Wrapping their entire lives onto trucks, they’re returning home in droves. Even if, like Azad Khan Minumdai, they don’t know what home would hold for them.
“I’ve returned after a long time. I was born in Pakistan. I don’t have a home here. I’m living with someone else. I left because the situation in Pakistan had become very difficult. One has to protect one’s honor,” said Minumdai.
Neighboring countries, particularly Pakistan, hosted several million Afghan refugees for four decades but has been pushing them to return home for the last two years. Afghans living in Pakistan have reported increased police harassment, forcing them to leave.
The busiest border crossing between Afghanistan and Pakistan has been even busier than usual this year. The number of Afghan refugees returning from Pakistan in 2016 is up by more than 300 percent compared to last year.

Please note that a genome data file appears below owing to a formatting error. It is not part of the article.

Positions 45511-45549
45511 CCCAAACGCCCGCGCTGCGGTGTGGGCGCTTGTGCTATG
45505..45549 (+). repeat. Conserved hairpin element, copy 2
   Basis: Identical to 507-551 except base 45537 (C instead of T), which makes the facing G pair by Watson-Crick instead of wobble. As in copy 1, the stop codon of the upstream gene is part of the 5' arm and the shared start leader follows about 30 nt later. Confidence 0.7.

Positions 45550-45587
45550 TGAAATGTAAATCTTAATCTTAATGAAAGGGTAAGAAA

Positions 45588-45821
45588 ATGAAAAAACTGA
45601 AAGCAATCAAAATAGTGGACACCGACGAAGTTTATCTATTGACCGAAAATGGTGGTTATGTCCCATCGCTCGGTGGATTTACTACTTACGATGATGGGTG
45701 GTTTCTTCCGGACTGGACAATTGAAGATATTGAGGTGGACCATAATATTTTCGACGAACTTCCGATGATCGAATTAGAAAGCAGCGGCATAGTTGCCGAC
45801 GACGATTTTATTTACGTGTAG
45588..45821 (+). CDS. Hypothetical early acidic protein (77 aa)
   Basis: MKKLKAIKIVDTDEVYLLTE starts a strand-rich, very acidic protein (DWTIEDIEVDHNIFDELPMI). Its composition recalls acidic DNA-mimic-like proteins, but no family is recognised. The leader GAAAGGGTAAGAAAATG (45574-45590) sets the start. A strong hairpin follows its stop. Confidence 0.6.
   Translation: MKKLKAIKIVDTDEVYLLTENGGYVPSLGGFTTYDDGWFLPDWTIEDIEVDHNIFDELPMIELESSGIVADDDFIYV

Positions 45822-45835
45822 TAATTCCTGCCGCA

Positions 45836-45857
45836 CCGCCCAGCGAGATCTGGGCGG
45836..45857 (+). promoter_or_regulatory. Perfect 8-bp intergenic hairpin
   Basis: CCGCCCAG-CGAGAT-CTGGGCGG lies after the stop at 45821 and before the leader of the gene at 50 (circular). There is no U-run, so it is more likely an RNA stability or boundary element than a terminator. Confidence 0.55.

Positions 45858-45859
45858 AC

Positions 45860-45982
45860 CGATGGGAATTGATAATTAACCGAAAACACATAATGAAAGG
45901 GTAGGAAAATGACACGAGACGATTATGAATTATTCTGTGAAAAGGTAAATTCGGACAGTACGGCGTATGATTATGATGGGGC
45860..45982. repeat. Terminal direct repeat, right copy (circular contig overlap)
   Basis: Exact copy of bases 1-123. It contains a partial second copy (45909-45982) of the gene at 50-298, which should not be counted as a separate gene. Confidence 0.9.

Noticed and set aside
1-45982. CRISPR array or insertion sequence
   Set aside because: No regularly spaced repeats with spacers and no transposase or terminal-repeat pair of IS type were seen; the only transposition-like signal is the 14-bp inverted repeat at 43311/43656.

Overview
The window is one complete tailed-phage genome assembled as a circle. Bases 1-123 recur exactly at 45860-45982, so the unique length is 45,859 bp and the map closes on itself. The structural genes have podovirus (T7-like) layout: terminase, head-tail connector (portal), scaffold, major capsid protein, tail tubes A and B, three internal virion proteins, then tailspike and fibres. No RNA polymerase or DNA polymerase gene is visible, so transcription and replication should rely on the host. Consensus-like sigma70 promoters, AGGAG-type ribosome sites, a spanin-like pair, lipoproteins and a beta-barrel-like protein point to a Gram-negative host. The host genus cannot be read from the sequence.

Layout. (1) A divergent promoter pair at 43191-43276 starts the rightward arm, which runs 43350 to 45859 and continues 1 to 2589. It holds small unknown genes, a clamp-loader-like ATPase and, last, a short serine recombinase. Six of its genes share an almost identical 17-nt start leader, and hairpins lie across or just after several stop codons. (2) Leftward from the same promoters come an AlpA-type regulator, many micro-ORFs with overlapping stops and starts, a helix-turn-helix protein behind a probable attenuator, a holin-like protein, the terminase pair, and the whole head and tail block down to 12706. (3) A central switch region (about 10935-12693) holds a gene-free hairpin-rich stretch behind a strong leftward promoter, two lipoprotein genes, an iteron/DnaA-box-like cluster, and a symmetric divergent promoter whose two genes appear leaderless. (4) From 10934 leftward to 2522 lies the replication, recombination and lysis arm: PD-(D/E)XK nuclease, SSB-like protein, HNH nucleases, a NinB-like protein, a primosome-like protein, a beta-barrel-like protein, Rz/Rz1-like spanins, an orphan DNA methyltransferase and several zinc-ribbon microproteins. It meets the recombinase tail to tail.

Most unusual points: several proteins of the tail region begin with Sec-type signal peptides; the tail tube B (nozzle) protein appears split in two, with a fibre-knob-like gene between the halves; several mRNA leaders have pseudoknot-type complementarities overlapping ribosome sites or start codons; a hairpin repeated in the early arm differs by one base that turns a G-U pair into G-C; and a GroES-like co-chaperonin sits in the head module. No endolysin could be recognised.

The United Nations warns that the returnees will make up the bulk of more than one million Afghans that will be displaced by the end of the year. Most would need assistance. At least 40 percent are considered highly vulnerable.
The Afghan government is struggling to provide for them.
Haji Ghulamullah has returned home with his clan of 600 to 800 families—most of them too poor to pay for their own food or water. He is paying $300 per day just to get water delivered.
“The refugees ministry [of Afghanistan] told us that they would build houses for us and provide water. When I called them from here that nothing was done, they said launch a street protest, close roads. I don’t like doing these things,” said Ghulamullah.
The U.N. has issued a flash appeal for more than $150 million. But only 13 percent of that total has been funded so far. With winter around the corner, the situation is fast deteriorating into a humanitarian crisis.